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Lagrangian Question

  1. Sep 22, 2004 #1
    A point mass is constrained to move on a massless hoop of radius a fixed in a vertical plane that rotates about its vertical symmetry axis with constant angular speed [tex] \omega [/tex].

    a. Obtain the Lagrange's equations of motion assuming that the only external forces arise from gravity.

    Should I have seperate KE components for the linear velocities as well as the angular velocity? I have this so far (with seperate x,y and z velocity components written in spherical coordinates) [tex]T=\frac{m}{2} v^2 + I\omega^2[/tex]. I'm pretty sure that is correct, but I don't know what to use for the moment of inertia? Can I just use the moment of inertia for a spherical shell, or would I use that of a ring or something else entirely?

    EDIT:
    Since [tex]\omega[/tex] is the rate of change of the angle [tex]\theta[/tex] in spherical coordinates, could I set that equal to [tex]\frac{d}{dt}\theta[/tex] in the kinetic energy term? Or can I not ignore the moment of inertia like that?
     
    Last edited: Sep 22, 2004
  2. jcsd
  3. Sep 23, 2004 #2

    cepheid

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    I just had a similar question in an assignment, and I'm curious if my approach was correct:

    First of all, note that the hoop is massless. So where is this term for kinetic energy due to the hoop's angular velocity coming from? My reasoning was that the only particle in the system with any mass is the one with mass m moving around the wire. So the total kinetic energy of the system comes entirely from this particle's kinetic energy. Correct?

    [tex] \sum{T} = \frac{1}{2}m|\vec{v}|^2 [/tex]

    You are also told (as were we) that external forces are limited to graviational forces. More specifically, it was spelled out for us that the particle's potential energy is [itex] V = mgz [/itex], where z is the height above some reference point (wherever you want). Of course, it would seem that we are done:

    [tex] \mathcal{L} = T - V [/tex]

    However, when introducing the Lagrangian formulation of dynamics, my prof stressed that any system of particles can be expressed completely using a certain number of generalized coordinates. I don't quite understand the fine aspects of this point, but in this case I used two generalized coordinates:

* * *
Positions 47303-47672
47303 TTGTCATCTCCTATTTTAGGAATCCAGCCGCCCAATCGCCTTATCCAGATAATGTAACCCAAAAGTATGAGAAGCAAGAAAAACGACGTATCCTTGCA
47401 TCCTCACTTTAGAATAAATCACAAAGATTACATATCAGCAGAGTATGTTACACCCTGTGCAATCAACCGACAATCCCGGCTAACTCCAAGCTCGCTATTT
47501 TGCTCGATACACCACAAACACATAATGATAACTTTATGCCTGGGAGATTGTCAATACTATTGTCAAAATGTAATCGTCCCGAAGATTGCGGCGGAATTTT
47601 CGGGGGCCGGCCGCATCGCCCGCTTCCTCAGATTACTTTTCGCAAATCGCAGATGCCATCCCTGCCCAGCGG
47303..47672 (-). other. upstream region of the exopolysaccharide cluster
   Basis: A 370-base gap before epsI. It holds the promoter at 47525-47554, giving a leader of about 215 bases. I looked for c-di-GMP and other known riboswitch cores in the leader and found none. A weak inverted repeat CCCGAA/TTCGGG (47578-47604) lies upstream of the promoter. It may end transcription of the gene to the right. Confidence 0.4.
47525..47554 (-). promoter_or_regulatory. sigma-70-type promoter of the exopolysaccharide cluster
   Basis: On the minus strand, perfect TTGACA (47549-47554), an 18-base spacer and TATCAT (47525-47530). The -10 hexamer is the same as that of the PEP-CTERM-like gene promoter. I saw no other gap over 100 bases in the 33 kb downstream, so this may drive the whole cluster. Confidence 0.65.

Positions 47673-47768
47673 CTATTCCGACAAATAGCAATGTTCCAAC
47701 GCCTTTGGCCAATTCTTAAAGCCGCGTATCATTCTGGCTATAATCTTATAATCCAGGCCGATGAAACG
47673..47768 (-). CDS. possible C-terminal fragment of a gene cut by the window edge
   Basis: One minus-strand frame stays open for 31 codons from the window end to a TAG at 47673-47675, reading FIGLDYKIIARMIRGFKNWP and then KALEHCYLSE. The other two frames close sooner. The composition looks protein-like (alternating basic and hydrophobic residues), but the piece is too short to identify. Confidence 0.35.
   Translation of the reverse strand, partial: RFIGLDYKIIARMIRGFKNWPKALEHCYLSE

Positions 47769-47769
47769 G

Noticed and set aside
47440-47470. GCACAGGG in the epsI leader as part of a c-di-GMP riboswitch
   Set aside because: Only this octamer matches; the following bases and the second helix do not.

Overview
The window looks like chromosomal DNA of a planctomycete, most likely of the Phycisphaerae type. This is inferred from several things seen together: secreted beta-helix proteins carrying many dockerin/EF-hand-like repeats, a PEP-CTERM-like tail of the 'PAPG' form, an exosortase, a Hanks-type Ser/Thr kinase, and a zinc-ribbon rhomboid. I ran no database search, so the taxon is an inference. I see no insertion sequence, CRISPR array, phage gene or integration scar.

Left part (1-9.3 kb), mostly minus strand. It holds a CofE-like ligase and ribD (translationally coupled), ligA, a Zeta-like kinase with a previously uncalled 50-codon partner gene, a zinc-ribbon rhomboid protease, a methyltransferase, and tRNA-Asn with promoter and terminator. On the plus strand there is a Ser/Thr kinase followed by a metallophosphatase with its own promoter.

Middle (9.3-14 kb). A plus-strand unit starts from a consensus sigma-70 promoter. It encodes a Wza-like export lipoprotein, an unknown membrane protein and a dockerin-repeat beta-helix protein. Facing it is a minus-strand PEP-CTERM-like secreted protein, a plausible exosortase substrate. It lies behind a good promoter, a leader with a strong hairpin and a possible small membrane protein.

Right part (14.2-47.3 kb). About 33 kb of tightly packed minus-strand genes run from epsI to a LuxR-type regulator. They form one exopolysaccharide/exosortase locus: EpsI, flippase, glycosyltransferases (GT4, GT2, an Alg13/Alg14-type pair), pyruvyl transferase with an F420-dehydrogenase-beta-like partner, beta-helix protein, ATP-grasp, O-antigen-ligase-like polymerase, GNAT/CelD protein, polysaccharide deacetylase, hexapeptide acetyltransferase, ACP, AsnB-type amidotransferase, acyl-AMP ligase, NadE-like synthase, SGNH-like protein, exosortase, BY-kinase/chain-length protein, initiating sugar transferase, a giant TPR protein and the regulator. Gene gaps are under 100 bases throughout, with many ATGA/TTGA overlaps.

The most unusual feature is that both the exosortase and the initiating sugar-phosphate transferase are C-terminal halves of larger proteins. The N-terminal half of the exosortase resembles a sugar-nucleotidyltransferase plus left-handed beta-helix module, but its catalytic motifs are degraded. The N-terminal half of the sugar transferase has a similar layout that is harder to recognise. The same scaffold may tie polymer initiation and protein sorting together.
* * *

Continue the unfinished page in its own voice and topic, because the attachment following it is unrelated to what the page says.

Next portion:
[tex] \phi \ \ \text{and} \ \ \dot{\phi} [/tex] representing the angular position and angular velocity of the particle respectively.

    Note that the velocity, although in some crazy direction, is the resultant of two components. The first, [itex] \vec{v_1} [/itex], is the tangential component of the velocity due to it's revolution around the wire.. The second, [itex] \vec{v_2} [/itex], is the component of the velocity in a plane perpendicular to the first (in which the hoop lies). If you have trouble seeing this, draw a "top" view, which just ends up being a circle of radius [itex] a\cos\phi [/itex] on the verge of being swept out by the particle on the wire at that instant.

    [tex] |\vec{v_1}| = \dot\phi a [/tex]

    [tex] |\vec{v_2}| = \omega a\cos\phi [/tex]

    [tex] z = a \sin\phi [/tex]

    Now the Lagrangian can be expressed entirely in terms of the two generalized coordinates. Is this method essentially correct?
     
  4. Sep 23, 2004 #3
    I was thinking that the moment of inertia would come from the rotating mass, not the hoop itself, but then I realized that I had two terms that were representing the same angular velocity of the mass. I also completely missed the fact that since [tex]\omega[/tex] is constant, the height of the mass in the hoop is a constant and the number ov velocity components reduces to two. I'm pretty sure I can get the rest of the problem now.
     
  5. Oct 18, 2010 #4
    what will the solution look like for this problem? I would appreciate to see the entire solution to this problem
     
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